SALT LAKE CITY — It's unlikely Blue III will make the trip to Utah, but Butler Nation and the Bulldogs' pudgy mascot will have a lot of interest in Monday night's NBA game at EnergySolutions Arena.
After all, two of the Indianapolis-based college's most highly regarded products will be squaring off.
The reunion comes at an interesting time for Gordon Hayward, the 2010 NCAA poster child and the Utah Jazz's leading scorer, and Brad Stevens, his old coach who led Butler to two championship games before bolting for Boston this season.
Stevens, one of the calmest coaches at any level, received his first technical foul and was simultaneously ejected from the Boston Celtics' 105-98 loss Saturday to the Sacramento Kings at Sleep Train Arena.
That same night, Hayward had one of his quietest (read: worst) games since being thrust in a leadership role with Utah during this rebuilding season. The starting shooting guard had two blocks and two steals early on, but missed 8 of 10 shots, scored just five points, and totaled zero rebounds and assists as the Jazz got clobbered 121-104 at home to Minnesota.
Hayward, a team captain, hurried out of the locker room much quicker than usual after the Jazz dropped their third straight game. He did post a short message via Twitter on Sunday afternoon: "Livin in the present...next game."
It certainly would bode well for him to look forward instead of backward after averaging only 10.9 points on 30.4 percent shooting the past 12 games.
Jazz coach Tyrone Corbin said he talked to Hayward a couple of days ago about his ongoing slump, which had a slight reprieve Friday when he scored 17 on 5-of-11 shooting but continued again Saturday. The coach admitted Hayward has “pressed a little bit” on some shots.
“We’re looking for him to get back in the flow he was on earlier of making shots at the frequency he was,” Corbin said. “He’s struggled a little bit of late making shots, but he does other things that help us have a chance to win games.”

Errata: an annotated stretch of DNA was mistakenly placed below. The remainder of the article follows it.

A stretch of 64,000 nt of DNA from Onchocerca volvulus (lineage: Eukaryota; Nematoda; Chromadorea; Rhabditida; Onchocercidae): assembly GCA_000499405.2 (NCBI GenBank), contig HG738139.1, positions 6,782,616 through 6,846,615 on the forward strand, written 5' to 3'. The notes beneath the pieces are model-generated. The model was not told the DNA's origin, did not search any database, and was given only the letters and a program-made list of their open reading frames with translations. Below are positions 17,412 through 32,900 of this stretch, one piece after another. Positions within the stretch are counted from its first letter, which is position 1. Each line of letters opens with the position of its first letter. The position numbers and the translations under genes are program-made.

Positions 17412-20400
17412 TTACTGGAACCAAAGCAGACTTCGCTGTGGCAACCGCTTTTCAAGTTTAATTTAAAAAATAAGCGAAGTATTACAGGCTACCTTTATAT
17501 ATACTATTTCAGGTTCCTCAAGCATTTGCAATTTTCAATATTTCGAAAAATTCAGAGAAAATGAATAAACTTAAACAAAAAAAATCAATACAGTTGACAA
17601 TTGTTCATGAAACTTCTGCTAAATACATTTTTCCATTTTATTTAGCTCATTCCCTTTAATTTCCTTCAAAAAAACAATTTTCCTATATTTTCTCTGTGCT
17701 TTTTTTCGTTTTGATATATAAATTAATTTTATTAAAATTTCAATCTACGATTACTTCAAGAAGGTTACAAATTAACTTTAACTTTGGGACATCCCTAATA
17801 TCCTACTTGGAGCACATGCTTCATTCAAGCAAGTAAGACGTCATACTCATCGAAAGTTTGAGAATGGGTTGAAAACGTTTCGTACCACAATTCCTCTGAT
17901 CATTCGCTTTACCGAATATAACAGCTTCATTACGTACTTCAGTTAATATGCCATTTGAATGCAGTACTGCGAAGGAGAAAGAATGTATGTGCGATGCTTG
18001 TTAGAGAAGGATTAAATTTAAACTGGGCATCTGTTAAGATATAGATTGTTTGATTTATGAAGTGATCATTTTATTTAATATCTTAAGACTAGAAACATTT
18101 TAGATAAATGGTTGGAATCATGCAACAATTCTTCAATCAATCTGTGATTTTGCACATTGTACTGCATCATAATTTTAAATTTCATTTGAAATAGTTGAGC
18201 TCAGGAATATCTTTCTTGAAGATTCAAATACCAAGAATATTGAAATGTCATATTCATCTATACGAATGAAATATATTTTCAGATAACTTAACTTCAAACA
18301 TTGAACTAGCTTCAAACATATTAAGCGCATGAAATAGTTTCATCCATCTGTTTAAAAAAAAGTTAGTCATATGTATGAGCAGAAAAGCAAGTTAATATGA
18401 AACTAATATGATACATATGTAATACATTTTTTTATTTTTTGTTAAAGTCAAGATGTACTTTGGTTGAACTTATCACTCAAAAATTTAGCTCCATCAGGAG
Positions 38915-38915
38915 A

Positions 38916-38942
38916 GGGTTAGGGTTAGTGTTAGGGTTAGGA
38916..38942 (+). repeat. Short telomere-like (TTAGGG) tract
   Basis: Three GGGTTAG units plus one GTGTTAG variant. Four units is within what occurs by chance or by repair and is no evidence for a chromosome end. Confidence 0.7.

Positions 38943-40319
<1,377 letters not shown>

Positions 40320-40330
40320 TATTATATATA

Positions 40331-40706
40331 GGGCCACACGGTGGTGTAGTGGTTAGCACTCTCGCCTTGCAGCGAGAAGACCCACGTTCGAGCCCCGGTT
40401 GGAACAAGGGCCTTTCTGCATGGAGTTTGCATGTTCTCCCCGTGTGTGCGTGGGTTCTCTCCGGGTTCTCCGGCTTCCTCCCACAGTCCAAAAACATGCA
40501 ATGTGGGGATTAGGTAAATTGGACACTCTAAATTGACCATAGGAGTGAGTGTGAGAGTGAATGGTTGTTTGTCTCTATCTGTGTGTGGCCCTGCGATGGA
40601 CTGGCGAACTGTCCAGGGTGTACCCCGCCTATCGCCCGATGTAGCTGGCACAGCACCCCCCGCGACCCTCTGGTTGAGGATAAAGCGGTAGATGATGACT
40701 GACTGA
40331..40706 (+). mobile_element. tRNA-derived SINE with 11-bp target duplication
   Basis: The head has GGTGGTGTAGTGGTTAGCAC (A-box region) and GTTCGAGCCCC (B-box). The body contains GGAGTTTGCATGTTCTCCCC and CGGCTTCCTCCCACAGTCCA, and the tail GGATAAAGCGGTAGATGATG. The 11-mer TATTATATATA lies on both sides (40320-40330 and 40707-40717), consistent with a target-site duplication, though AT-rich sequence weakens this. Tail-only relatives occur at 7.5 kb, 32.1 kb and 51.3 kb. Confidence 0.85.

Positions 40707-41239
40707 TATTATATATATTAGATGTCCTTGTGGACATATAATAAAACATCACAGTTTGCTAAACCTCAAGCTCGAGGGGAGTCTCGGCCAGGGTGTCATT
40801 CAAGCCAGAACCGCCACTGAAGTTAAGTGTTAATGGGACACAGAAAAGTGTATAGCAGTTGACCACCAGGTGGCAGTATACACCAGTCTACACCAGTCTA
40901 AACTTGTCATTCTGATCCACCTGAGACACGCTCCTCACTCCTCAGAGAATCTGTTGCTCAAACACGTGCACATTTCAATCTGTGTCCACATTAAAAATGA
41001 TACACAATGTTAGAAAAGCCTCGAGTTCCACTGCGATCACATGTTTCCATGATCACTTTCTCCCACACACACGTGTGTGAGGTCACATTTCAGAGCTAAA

Corbin wants teammates to help create easier looks for Hayward “to be able to get his rhythm back.” A good way to do that, Corbin added, is to be more aggressive in getting attempts at the basket and trying to get to the free-throw line.
"He’s a great player for us and we really need him," Jazz guard Diante Garrett said. "I’m pretty sure he's going to get out of this slump."
While the Jazz try to move forward from the extended slump, Hayward's name continues to be tied to his Butler past because of Stevens.
Since Celtics president Danny Ainge hired Hayward's collegiate mentor in July, it's been speculated and surmised that the fourth-year NBA player is destined to reunite with Stevens in the pros.
Although it had no traction, the chatter resurfaced leading up to the trade deadline this past Thursday.
The rumor mill will continue to churn for the next few months in advance of the free agency period when Hayward becomes a restricted free agent.
Some believe Stevens, Ainge et al. are so enamored with the versatile swingman that they'll throw a big enough contract at Hayward that it'll prove hard for the Jazz to match.
That will be one of the things to watch as this important offseason unfolds for Utah (19-36) and Boston (19-38), who are both trying to revamp their franchises' foundations.
One thing's for certain: Stevens respects the heck out of Hayward as a person and a player. And vice versa.
"He's a lot better than when I coached him. Man, and he was good when I coached him," Stevens said after winning his first NBA game at the expense of Hayward and the Jazz early this season. "I thought he was the best player in college at the time, and man has he improved. I'm proud of him."
Hayward had 28 points, nine rebounds and five assists in the Jazz’s 97-87 loss back on Nov. 6 in Boston when he faced Stevens as an opponent for the first time since their successful Butler run from 2008-10.3 comments on this story
"You watch the film and in a lot of ways I’m a proud coach because you’re watching and you’re really enjoying watching him," Stevens said at the time. "Then you get sick to your stomach because you’ve got to play against him."
Before Round 1, Hayward said it'd be "weird" to see his old coach leading the green team instead of the Butler blue and to be on the opposite side of the court in this league. But he's not surprised.
“I could see him at the next level,” Hayward said. “We had always discussed a lot of things about the NBA. He’s here now and I’m happy for it.”